Road Trip: Antiquing in Western Pennsylvania
Whether you're looking for the ultimate route for a Sunday drive or looking for a way to pass the hours on a quiet weekday, an antiques road trip is sure to satisfy the craving of saying hello to yesterday. In Western Pennsylvania, there are countless stores dotting the highways and byways, often times taking you on a forgotten route that is sure to reveal pieces of Americana. There are literally millions of treasures just waiting for a new home.
Explore at your leisure and get friendly with the natives. Owners and dealers love to help you find what you're looking for.
Kate Benz is a staff writer for Trib Total Media. She can be reached at email@example.com or 412-380-8515.
Wexford General Store
A neighborhood staple for nearly 50 years, owners James and Marianne Marino have reserved the section behind the counter as a museum to display their collection of signs, tins and collectibles that make history come alive.
Back in the good ol' days, circa 1890, the store served as a stagecoach stop for the weary traveler, including riders of the Pony Express. Now, patrons come to browse the two-story building and outdoor annex for everything from postcards to period furniture. “Anything that's been through someone's lifetime. We're the ultimate recycling center,” says Janet LeCornu, one of 22 dealers at the Wexford General Store. “I've never had more fun in my whole life. … It's like a treasure hunt.”
Details: 724-935-9959; 10 a.m. to 5 p.m. Mondays through Saturdays; noon to 5 p.m. Sundays
Leesburg Station Antiques
The road less-traveled brings you straight to the door of Leesburg Station Antiques. Added bonus: four additional “stations” filled with goodies such as mission-style pieces, Victorian settees, a genuine Roos Sweetheart cedar chest, gossip bench with built-in light, and cherry and oak dressers in remarkably good condition with price tags that embrace fiscal responsibility.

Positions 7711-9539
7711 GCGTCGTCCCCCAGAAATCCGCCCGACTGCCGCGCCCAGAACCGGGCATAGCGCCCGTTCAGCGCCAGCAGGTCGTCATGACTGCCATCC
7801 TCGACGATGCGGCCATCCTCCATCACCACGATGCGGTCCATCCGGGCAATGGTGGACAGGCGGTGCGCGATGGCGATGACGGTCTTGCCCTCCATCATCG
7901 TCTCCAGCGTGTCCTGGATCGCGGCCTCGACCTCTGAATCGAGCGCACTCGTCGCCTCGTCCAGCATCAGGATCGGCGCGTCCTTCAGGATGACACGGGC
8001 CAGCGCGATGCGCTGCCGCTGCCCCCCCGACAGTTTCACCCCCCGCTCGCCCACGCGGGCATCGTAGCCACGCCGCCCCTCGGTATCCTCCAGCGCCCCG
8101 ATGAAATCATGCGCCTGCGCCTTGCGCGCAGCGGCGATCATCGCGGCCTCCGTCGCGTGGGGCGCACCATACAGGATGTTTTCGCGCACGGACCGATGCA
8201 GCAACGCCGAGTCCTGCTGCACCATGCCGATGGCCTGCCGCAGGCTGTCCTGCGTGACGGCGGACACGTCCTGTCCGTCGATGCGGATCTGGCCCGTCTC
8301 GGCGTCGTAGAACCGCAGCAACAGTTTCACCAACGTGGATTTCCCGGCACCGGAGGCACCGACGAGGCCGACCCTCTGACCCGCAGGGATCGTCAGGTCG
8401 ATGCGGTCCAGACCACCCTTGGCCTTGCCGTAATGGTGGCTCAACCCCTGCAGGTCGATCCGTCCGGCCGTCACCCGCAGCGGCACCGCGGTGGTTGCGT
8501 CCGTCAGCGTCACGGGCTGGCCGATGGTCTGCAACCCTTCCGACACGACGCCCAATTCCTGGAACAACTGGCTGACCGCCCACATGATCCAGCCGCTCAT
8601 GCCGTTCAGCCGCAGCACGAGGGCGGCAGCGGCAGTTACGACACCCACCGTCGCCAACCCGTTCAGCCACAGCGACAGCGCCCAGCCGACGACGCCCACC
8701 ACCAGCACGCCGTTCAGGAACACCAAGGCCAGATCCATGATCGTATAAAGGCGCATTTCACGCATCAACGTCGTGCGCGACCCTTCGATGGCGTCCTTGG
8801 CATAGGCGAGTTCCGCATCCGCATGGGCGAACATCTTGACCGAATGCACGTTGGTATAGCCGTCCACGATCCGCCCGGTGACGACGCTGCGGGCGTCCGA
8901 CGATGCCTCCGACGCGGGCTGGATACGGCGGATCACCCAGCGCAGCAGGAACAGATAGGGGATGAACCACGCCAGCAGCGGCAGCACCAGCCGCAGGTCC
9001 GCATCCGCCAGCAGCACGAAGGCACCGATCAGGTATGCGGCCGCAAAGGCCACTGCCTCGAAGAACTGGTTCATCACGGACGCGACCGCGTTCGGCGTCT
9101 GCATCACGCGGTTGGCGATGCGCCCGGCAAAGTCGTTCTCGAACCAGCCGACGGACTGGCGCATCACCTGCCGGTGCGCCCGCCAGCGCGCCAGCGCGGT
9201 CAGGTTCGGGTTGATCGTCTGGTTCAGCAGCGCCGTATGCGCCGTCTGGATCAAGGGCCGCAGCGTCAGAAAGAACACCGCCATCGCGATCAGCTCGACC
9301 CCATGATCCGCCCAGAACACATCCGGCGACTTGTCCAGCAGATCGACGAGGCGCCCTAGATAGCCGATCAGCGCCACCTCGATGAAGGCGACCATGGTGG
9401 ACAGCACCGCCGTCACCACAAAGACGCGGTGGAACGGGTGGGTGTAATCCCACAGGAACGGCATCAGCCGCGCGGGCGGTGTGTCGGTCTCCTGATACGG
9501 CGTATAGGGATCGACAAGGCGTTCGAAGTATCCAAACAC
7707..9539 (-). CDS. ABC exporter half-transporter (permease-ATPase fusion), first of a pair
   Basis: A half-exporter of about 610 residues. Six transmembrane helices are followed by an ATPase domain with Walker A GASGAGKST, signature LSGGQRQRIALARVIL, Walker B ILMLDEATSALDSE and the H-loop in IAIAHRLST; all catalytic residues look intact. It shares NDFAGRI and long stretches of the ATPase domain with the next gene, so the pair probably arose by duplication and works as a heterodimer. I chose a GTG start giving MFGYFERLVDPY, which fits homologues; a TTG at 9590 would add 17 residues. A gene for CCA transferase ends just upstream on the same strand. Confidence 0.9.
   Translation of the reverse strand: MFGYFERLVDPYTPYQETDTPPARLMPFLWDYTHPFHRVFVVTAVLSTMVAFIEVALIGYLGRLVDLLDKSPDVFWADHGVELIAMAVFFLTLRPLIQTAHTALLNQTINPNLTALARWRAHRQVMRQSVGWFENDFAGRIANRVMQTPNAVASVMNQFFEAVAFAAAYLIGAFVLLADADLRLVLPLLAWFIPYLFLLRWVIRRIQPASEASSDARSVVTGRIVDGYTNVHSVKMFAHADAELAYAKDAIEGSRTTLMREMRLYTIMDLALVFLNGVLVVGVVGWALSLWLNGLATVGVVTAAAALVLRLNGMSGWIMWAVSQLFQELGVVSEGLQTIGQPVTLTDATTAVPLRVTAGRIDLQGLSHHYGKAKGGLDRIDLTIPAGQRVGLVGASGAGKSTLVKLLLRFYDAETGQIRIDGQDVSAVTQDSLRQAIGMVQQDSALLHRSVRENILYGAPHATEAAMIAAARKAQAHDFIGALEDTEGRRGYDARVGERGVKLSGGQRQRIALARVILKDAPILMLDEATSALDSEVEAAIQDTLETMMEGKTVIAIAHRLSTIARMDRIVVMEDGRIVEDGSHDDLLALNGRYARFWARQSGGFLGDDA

In the main building, Terry Reeher staffs the desk when owner Jack King isn't around. Surrounded by an eclectic assortment of small collectibles and a substantial collection of vintage hammered and forged aluminum, a la Wendell August Forge, Reeher, a retired teacher, has been buying and selling for more than four decades.
“I started out actually selling at flea markets in 1968. … That's how I got started — I had too many things,” he says.
Details: 724-748-3040; 10 a.m. to 5 p.m. daily
Schoolhouse Shops at Leesburg
A mere 50 paces north from the Leesburg Station Antiques is a weary-looking red-brick building that once served as the Springfield Township School from the 1920s to the early 1980s.
Inside, mid-century modern chairs and dining tables, Barrister bookcases, and intricately carved dressers co-exist with remnants of another lifetime by way of an errant metal locker still embedded in the wall or a section of chalkboard peeking out from behind collections of everything from tin signs, railroad lanterns and toys to stained glass, milk glass, military memorabilia and jewelry.
Humble, but deliciously homey, it's the kind of place where pretentiousness is left at the door. “There's no gimmicks here,” says owner Milan Matijevich, who tries (and fails) to play the part of the cantankerous patriarch. “If you like it, you buy it. If not, we understand.”
Details: 724-748-4005; noon to 5 p.m. Sundays and Mondays; 10:30 a.m. to 5 p.m. Tuesdays through Saturdays
T.J. Haaland & Co
Nothing sums up T.J. Haaland & Co. better than its slogan: “We're just where you wouldn't expect to find us.”
Nestled inside of the Shenango Valley Mall between Macy's and Sears, this 15,000-square-foot space is a wonderland. Twenty-six dealers occupy the sprawling space, which, on any given day, houses a 1958 Seeburg Jukebox a few paces away from a pre-Civil War tin pie safe.
“Every week I come in, there's always something different. It's fascinating to see how things changed from era to era, decade to decade,” says Richard Fisher, who helps hold down the fort for owners Terry Haaland and Jay French. Regulars from Connecticut, Toronto, Georgia and even California are frequent visitors amid the weekly local customers. “Space and built-in traffic were the draws,” explains